The reason investigators are interested in Power's possible links to the bank that acted as a clearing house for Oil-for-Food is because the firm also appears to have had a stake in an oil firm that had been working out lucrative contracts with Iraqi dictator Saddam Hussein. Subsidiary Pargesa owns the largest single stake in Total Group Inc. (a Belgian-French petroleum multi-national corporation formed from the merger of Total, Petrofina and Elf Aquitaine), which reportedly had been negotiating, prior to the U.S. invasion in March 2003, rich contracts with former Iraqi dictator Saddam Hussein to develop and exploit the Majnoon and Nahr Umar oil fields in southern Iraq. Those regions are estimated to contain roughly a quarter of Iraq's reserves. The contracts were on the verge of being signed in 1997, one year after the beginning of the UN's Oil-for-Food program replaced U.S. sanctions on Iraq, when the French government intervened and stopped the deal. Paul Desmarais Jr., now chairman of Power Corp. (Paul Sr. retired in 1996, but is said to be active in the firm), sits on the board of Total, and Power director, François-Poncet, also sat on the board of Total's predecessor firm, Totalfina Elf. Paribas also owned shares in Total as recently as 2000, records show.
Add up the facts that Power Corp. appears to be connected to an oil company that would benefit extensively if Saddam remained in power, with the bank appointed by the UN to help broker an Oil-for-Food program that appears to have been directly enriching Saddam, and which is being investigated for irregularities that may have abetted the wholesale corruption that eventually engulfed Oil-for-Food, and that Power's owners have a professional and personal relationship with the man hired by the UN to investigate the corruption, and it's no wonder that more and more questions are being asked about the firm.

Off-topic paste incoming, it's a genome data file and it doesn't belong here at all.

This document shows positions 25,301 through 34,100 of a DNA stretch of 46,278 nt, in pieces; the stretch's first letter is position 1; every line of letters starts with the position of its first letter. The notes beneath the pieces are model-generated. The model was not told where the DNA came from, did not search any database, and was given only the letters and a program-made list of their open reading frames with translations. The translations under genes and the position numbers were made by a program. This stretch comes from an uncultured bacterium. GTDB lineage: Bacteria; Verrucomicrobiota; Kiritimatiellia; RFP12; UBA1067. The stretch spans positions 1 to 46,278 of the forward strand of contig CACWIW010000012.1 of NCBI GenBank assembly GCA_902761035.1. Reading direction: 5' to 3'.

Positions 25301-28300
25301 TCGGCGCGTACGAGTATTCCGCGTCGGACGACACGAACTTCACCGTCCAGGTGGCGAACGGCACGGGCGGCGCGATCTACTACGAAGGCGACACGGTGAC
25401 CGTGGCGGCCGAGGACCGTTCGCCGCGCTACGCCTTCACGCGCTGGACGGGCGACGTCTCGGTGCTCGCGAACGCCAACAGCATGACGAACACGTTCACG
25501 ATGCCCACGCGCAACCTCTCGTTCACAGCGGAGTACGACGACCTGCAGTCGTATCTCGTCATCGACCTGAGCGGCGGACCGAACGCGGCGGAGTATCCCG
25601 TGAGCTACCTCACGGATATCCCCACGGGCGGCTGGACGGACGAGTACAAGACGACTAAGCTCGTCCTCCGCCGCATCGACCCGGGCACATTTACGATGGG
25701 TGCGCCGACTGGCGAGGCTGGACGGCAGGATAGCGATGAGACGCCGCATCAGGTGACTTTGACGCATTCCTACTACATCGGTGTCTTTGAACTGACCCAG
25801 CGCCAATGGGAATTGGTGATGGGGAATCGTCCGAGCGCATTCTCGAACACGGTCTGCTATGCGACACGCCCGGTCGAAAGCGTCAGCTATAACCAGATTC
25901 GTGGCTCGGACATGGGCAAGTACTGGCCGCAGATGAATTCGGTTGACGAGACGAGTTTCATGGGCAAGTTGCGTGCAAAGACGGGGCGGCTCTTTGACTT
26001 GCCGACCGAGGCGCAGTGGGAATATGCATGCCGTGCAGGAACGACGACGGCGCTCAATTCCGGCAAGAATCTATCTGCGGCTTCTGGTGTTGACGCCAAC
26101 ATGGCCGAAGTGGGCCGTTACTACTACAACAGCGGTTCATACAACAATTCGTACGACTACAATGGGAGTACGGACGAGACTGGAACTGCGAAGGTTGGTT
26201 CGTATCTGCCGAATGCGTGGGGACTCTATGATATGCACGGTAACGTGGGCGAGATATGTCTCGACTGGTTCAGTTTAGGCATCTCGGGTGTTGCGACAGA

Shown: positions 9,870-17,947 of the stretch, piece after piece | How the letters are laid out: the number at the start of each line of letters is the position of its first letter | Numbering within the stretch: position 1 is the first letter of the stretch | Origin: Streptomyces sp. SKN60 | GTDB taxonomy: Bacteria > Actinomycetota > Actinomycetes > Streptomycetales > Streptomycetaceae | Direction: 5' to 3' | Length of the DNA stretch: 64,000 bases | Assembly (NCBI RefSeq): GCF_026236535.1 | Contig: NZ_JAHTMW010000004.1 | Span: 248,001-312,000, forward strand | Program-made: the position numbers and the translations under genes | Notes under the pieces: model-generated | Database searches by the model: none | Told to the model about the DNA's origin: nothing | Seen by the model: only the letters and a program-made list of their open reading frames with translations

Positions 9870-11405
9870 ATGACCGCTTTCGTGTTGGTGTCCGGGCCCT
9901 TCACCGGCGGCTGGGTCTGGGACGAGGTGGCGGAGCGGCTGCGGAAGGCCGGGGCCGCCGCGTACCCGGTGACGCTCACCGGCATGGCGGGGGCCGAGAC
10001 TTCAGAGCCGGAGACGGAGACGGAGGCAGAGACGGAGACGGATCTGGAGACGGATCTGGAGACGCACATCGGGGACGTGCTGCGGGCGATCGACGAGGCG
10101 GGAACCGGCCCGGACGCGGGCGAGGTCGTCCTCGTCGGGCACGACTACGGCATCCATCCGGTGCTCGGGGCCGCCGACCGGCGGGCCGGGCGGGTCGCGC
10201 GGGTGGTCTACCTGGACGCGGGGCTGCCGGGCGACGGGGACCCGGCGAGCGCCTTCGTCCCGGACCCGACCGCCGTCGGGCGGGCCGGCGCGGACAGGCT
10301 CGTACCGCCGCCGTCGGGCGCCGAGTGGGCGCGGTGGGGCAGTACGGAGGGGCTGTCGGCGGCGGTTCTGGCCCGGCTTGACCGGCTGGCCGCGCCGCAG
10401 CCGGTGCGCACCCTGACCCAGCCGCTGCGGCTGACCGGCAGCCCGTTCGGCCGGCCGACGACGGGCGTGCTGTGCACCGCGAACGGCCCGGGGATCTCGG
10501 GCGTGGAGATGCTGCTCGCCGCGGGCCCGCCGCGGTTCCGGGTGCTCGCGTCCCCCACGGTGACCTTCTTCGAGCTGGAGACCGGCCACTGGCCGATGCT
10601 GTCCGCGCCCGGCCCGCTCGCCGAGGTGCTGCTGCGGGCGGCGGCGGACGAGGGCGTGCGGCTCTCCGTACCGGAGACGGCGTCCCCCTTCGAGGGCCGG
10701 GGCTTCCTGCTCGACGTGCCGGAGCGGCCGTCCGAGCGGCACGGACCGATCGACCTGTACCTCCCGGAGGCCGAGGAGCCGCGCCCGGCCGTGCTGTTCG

The United Nations has refused to co-operate with the U.S. Congress investigations into the US$67-billion Oil-for-Food program and Security Council members Russia and France have refused to give Volcker the right to subpoena witnesses in the internal UN probe. But the way the scam appears to have worked is that Saddam was permitted to sell oil to customers he selected himself (he favoured French and Russian companies) at below-market prices, by allocating them oil vouchers. The customers could resell the oil at market prices and make a large profit, provided they kicked back a portion of the money to Saddam, who used the money for everything but badly needed food and medicine (the program came to be known by critics as Oil-for-Palaces). It is estimated that Saddam may have skimmed as much as US$2 billion from the aid program. And the fact that Iraqis were suffering while Saddam built up weapons and enriched his own personal wealth, obviously makes this scandal not only bigger, but more heinous than any run-of-the-mill Wall Street book-cooking. Companies implicated in what effectively amounts to crimes against humanity may never recover. And, to be clear, Power Corp. has not been linked in any direct way to the con. As for the fact that Power's name has come up several times in the investigation, Power's vice-president, general counsel and secretary Ted Johnson believes the news reports to be inaccurate and irresponsible. Says Johnson: "The stories coming out of the United States are a bunch of misinformation based on innuendo and half-truths."
There's a tale they used to tell on Parliament Hill about a president, a billionaire, an ambassador and a prime minister. The four of them got into an elevator one day at the National Gallery of Canada in Ottawa, when Jim Blanchard, the U.S. ambassador to Canada, began ribbing the billionaire, Paul Desmarais's son André, about his recent marriage to France Chrétien, the daughter of then prime minister Jean Chrétien, as then U.S. president Bill Clinton listened in. "France certainly married well," Blanchard reportedly said to the prime minister. To which Chrétien replied, smugly: "André married well."